Spring! Here you can see scallions, beets, hakurei turnips, and lettuce.
Just out of the frame is fennel.Tell us a little about your family and your family farm.
We (me, my husband Ali, our nearly 9-month-old son, one dog, one cat, one dairy goat, one rooster, twenty chickens -- and the resident deer, groundhogs, raccoons, rabbits, wild turkeys, turkey vultures, pileated woodpeckers, stinkbugs, and Colorado potato beetles) live on 25 rolling acres in central Virginia, a little under two hours west of Richmond. We grow heirloom and home garden hybrid varieties of vegetables, and a few small fruits, for about 300 families who are part of our Community Supported Agriculture (CSA) vegetable subscription program, and also sell at one farmers' market in Richmond.
Last fall's lettuce planting. How do you approach farming?
We believe in being as gentle as possible to the land, to ourselves, and our crew, and to the folks who eat our food. So we don't use any pesticides or harmful fertilizers, and instead rely on things like row cover, beneficial predators, crop rotation, successive plantings, hand weeding and hoeing, and tractor cultivation to try to stay a step or two ahead of weeds and pests. Our approach is to grow honest, delicious food: to provide our CSA members and market customers with most of their weekly vegetable staples, with enough diversity to keep things interesting.
Washing Red Ace and Chioggia beets.We love farming. It's a pretty wonderful thing to grow really good food for people. We get to spend our days with a crew who are very funny, quite tireless, and full of hope for where local foods and small scale agriculture are headed. We love that the work is creative and practical at the same time. We love being so in charge of our days.
We think a lot about balance and sustainability: not only in terms of our growing methods or the size of our food shed, but also in terms of how our farming challenges and enriches our life as a family. We want to be gentle stewards of our land, and we want to earn a decent basic living, and we want a substantial amount of time together as a family.
Blackberry foraging along the edge of our fields. You have a young child. How does this influence how you farm?
Becoming a mother changed the shape of my days completely. I think that perhaps my greatest charge -- and my greatest happiness -- as a parent is to surrender my ideals and expectations to the ways that my baby's universe is actually unfurling, day after gorgeous mind-blowing exhausting day. We tried to prepare for this surrender, if that makes any sense. I'm not out in the fields picking or weeding or irrigating with my husband and our crew, although our little guy is a very good one-man pep rally when he sits in a bed of Swiss chard or giggles uncontrollably as garlic bulbs are snipped from their stalks!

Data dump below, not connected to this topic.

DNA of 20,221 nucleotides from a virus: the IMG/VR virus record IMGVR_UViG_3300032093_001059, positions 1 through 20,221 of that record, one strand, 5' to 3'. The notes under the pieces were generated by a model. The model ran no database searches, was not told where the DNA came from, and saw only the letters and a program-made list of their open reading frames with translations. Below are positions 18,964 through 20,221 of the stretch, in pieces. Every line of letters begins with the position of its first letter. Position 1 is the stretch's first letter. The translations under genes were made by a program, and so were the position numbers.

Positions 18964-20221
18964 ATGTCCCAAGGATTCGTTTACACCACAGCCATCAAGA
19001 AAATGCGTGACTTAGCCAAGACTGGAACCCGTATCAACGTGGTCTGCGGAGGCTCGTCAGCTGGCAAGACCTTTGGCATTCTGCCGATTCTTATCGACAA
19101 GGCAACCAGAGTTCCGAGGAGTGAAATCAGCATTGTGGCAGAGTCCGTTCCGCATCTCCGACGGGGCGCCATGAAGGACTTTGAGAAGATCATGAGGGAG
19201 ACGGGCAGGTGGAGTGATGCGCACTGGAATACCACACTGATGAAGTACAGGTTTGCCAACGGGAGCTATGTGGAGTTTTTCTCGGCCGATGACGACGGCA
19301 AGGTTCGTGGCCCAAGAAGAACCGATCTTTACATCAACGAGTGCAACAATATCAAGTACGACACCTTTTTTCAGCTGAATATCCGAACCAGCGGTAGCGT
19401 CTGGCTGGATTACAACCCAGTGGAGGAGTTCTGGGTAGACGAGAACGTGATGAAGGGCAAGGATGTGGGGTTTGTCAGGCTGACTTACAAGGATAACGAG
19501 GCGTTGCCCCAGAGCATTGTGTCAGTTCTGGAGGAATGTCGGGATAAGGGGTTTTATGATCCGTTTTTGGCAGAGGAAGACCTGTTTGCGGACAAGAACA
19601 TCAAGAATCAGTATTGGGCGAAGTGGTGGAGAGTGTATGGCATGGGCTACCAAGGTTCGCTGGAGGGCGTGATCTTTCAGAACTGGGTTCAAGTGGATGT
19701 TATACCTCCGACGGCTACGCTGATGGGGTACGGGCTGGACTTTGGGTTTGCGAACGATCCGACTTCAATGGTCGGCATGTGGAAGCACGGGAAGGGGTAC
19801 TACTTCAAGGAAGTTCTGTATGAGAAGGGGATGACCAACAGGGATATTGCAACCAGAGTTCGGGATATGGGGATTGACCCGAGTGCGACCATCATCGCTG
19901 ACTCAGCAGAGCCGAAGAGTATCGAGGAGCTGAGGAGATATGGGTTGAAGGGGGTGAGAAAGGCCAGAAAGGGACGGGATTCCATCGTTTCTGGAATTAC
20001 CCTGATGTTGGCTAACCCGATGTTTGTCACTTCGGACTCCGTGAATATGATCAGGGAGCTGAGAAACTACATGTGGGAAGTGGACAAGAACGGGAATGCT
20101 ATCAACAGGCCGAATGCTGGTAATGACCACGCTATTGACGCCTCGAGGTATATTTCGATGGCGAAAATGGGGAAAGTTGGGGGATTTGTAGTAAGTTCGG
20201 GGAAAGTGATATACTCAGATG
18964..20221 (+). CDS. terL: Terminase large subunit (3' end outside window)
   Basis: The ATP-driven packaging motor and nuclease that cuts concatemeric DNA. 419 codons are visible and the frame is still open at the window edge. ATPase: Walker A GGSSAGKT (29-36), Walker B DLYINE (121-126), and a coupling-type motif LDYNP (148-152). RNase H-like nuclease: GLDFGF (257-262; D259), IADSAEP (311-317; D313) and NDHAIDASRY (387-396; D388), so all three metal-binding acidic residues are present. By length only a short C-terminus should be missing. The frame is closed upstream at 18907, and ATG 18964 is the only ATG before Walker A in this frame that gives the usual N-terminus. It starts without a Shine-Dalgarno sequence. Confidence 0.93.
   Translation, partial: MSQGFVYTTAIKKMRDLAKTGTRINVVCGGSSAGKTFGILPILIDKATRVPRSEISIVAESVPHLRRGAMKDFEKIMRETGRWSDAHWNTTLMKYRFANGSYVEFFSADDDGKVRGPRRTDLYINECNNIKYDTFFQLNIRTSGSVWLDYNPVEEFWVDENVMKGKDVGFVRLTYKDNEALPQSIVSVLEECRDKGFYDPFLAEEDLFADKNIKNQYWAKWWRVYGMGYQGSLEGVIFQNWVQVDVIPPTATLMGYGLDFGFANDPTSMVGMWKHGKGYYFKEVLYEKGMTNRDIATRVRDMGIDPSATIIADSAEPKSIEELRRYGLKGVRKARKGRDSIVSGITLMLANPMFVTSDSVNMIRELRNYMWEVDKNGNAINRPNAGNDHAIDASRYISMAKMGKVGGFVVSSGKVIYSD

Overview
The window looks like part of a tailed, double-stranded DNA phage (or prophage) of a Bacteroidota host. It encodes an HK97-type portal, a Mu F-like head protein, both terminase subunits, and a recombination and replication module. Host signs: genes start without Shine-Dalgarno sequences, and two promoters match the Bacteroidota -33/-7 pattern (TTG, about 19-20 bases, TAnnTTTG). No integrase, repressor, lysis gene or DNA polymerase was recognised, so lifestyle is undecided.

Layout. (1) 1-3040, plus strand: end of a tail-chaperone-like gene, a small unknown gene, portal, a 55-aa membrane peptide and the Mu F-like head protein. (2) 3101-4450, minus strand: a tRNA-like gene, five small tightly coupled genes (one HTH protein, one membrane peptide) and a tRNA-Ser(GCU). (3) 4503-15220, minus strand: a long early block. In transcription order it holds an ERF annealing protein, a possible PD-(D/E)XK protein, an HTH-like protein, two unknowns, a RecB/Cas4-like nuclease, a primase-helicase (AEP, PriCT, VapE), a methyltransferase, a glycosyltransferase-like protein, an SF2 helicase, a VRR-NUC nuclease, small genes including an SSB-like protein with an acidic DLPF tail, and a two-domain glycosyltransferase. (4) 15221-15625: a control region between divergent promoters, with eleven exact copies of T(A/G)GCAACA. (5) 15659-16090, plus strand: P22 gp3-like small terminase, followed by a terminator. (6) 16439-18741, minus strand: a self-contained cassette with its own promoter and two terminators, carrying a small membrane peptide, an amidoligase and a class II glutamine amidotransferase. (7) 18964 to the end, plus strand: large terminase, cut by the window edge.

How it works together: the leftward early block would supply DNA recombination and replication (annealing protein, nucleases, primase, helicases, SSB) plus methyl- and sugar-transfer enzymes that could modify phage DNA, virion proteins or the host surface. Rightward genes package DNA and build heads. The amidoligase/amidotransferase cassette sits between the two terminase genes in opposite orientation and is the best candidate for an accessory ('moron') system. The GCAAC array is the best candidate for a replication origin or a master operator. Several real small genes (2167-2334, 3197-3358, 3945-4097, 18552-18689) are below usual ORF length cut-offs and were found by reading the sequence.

We doubled the size of our CSA this year and decided to increase our full-time crew by one worker. These steps allow me to spend my days with our son. He and I tend to the homestead side of things here, feeding the chickens and collecting their eggs and milking the goat. I also manage our CSA, squeezing in work during our baby's nap and sometimes late at night: designing posters and brochures, dreaming up creative ways to advertise, maintaining our farm website and blog, staying in touch with our members, and organizing farm potlucks and tours.
But in the main my days are pretty calm and simple, very much one thing at a time. I don't try to get a lot done. As a mom, I spend less time doing actual “farming,” but I have to say, I really feel I've found my niche, in our business and in our home. It feels really good.
We've always got a few rogue chickens who fly the fence and spend their days hither and yon. They always head home to the coop at night.Tell us about one DIY project you have taken on recently on your farm and love.
Well, I love when we're able to re-purpose materials in useful, meaningful ways. We have some lumber that used to be the back deck of my childhood home outside Philadelphia. When my family moved to North Carolina a couple years ago, they replaced the deck and passed the old lumber on to us. That year we had a flock of 800 pastured laying hens, and we used the wood to build the frames of their coops. We decided not to stay in the egg business, and now that lumber and the rest of the coop framing is the framing for our hoop house! It was really nice to save money in this way, and I think of my childhood summers almost every time I'm near the hoop house.